There is a very revealing interview in today's Telegraph by Henry Winter, in which discusses a number of topics with Joleon Lescott: the World Cup, Carlos Tevez, team unity, and of course, his City future.
Is it well worth a read and is very candid, far from the anodyne and cliched responses you come to expect with the majority of footballers. The key point of interest to you all though I'd imagine is the topic of where he sees his future. After an outstanding season in 2012/13 (in which he was arguably better than Vincent Kompany over the whole year) which also saw him appear to establish himself as an England regular his game has gone backwards, and largely through no fault of his own. Even prior to Matija Nastasic bursting onto the scene Lescott had seen Kolo Toure at times preferred early on, but it is the performance of the young Serb that has seen Lescott riding the bench:
"Last year was probably my best for City. I felt wanted. I felt needed. I had an inkling at the start when I wasn't in the Community Shield squad that this year was not going to be as enjoyable."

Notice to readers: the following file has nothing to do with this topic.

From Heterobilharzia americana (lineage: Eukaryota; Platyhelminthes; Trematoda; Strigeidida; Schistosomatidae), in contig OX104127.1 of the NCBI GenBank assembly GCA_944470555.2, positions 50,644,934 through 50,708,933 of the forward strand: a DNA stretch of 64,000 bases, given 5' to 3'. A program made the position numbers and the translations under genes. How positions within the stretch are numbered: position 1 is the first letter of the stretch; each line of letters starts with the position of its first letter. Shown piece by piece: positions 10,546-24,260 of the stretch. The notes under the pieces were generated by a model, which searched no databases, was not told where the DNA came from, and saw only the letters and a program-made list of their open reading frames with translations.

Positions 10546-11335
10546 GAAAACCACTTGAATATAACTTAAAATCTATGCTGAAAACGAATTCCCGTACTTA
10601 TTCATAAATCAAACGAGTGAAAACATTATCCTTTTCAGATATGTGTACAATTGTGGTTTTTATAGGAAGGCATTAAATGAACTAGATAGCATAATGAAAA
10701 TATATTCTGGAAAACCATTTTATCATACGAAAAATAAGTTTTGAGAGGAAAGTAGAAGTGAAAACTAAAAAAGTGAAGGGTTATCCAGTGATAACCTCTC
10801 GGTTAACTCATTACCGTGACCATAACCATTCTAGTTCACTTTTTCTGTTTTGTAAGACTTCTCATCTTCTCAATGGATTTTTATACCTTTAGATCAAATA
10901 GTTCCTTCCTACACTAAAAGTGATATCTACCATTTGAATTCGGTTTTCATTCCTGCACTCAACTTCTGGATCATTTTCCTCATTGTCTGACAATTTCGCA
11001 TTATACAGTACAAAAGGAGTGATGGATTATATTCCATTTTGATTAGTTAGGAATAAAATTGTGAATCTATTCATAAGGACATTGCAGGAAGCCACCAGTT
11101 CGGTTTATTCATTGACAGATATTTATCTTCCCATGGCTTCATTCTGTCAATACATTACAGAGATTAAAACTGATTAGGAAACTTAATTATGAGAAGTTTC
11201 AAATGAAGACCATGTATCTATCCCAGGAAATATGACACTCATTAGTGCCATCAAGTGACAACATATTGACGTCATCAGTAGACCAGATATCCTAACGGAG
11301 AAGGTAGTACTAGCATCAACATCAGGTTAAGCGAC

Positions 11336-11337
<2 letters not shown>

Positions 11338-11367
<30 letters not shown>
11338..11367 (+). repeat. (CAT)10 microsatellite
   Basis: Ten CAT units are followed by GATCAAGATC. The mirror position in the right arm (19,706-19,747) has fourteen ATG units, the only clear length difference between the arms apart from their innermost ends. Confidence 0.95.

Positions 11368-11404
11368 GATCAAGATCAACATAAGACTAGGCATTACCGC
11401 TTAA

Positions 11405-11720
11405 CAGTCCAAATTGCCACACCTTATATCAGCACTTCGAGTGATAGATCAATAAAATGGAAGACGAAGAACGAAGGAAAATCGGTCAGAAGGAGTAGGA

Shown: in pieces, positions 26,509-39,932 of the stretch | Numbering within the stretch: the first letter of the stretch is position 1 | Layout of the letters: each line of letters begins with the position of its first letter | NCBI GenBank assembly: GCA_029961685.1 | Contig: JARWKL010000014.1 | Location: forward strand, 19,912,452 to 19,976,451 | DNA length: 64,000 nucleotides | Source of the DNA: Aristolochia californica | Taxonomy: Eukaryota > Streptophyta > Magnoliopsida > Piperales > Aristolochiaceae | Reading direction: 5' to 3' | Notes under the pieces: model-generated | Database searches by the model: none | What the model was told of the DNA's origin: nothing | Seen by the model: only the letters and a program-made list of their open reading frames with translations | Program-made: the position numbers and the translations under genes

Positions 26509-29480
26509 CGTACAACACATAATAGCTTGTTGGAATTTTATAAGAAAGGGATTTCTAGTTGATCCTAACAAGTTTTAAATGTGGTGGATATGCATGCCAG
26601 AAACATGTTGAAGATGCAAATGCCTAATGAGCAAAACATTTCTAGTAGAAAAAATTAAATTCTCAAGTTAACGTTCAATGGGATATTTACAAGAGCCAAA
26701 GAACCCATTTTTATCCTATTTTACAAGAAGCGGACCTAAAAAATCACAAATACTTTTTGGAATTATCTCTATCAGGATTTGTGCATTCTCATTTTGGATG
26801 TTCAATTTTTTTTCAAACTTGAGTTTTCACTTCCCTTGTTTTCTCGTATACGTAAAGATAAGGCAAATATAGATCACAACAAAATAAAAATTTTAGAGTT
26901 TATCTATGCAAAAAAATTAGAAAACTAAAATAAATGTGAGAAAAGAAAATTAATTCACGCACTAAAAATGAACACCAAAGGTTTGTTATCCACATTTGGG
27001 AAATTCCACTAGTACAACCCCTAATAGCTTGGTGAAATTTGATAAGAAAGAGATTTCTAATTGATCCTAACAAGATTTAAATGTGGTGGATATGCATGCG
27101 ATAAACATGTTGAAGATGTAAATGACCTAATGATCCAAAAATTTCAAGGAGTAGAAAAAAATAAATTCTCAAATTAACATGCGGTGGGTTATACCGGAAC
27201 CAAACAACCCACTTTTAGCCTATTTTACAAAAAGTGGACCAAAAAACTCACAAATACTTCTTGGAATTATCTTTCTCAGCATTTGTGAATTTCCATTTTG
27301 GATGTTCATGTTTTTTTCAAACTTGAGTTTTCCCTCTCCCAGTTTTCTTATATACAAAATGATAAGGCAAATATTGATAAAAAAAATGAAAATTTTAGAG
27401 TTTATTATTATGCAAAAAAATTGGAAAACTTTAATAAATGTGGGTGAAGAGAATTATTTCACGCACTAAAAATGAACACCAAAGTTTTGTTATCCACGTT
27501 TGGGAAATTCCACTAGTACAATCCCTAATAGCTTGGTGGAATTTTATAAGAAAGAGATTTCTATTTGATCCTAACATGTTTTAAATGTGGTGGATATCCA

"I can't afford to go into a World Cup year being uncertain of whether I'm going to play [regularly] here. It seems like I've always been fourth choice with England. I came in six years ago and JT and Rio were 50 caps each, so I was never going to break into that. Then Matty Upson came in, then Michael Dawson, then Gary Cahill. I felt after the Euros, there was an opportunity [to be first-choice] but not appearing consistently here has hindered that.
"I feel I've done enough for the club to demand a bit of respect in terms of they come and tell me what they want, whether it's a new deal, which I would be delighted to sign, or [to go] elsewhere.
Lescott - like England squad compatriot Gareth Barry - has just one season remaining on his contract, but unlike Barry, there is the sense that Lescott may move on (perhaps reluctantly, but resigned to a move nonetheless) this summer with a number of sides likely interested. An important consideration is that Lescott would likely command a sizeable fee for any move.
If so, Lescott has more than achieved his aims at the club after a slow beginning in which it took him at least a season to really impose himself in the side, but he will walk away with a least of pair of medals in his pocket; a return which will vindicate his decision to move to the club back in 2009.